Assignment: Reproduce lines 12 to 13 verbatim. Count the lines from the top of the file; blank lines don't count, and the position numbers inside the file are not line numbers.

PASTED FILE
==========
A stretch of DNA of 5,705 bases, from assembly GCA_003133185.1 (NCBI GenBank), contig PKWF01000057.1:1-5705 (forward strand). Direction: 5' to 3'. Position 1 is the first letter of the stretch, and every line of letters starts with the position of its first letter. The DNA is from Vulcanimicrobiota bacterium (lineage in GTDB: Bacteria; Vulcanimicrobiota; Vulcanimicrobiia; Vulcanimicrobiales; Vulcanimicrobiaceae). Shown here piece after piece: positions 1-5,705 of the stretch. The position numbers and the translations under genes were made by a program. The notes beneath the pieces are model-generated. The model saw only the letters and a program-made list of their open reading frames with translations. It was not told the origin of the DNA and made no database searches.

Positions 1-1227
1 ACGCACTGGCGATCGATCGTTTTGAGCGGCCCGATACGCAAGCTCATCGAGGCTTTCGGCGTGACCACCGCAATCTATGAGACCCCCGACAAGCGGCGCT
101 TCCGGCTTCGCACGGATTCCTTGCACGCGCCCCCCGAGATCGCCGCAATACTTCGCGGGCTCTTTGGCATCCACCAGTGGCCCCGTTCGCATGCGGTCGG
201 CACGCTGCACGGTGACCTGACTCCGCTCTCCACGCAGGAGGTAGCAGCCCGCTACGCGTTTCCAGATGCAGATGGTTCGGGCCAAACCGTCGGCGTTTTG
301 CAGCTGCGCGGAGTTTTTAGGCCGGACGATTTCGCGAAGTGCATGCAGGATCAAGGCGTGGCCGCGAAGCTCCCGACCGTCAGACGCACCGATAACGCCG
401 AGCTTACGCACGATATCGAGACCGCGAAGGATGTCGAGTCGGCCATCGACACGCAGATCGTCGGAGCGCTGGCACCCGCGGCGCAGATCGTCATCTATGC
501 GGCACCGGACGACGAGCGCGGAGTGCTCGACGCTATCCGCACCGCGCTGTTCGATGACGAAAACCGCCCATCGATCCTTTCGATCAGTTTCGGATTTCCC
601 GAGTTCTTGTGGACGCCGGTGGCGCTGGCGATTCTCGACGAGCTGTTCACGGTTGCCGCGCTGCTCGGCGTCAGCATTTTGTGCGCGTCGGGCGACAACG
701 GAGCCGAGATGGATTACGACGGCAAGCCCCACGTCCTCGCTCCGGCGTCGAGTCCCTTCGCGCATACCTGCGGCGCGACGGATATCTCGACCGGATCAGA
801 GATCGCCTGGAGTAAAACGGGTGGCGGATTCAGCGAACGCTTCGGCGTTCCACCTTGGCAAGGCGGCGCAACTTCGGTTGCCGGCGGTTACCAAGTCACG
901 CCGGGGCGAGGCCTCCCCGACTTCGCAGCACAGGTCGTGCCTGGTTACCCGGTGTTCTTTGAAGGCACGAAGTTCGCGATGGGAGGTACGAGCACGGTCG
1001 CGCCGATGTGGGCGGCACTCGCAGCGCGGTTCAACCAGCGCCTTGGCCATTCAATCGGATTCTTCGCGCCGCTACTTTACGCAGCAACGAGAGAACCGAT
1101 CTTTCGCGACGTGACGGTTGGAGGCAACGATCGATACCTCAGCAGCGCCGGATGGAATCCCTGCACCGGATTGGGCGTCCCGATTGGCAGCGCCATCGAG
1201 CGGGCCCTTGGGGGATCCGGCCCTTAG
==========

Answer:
901 CCGGGGCGAGGCCTCCCCGACTTCGCAGCACAGGTCGTGCCTGGTTACCCGGTGTTCTTTGAAGGCACGAAGTTCGCGATGGGAGGTACGAGCACGGTCG
1001 CGCCGATGTGGGCGGCACTCGCAGCGCGGTTCAACCAGCGCCTTGGCCATTCAATCGGATTCTTCGCGCCGCTACTTTACGCAGCAACGAGAGAACCGAT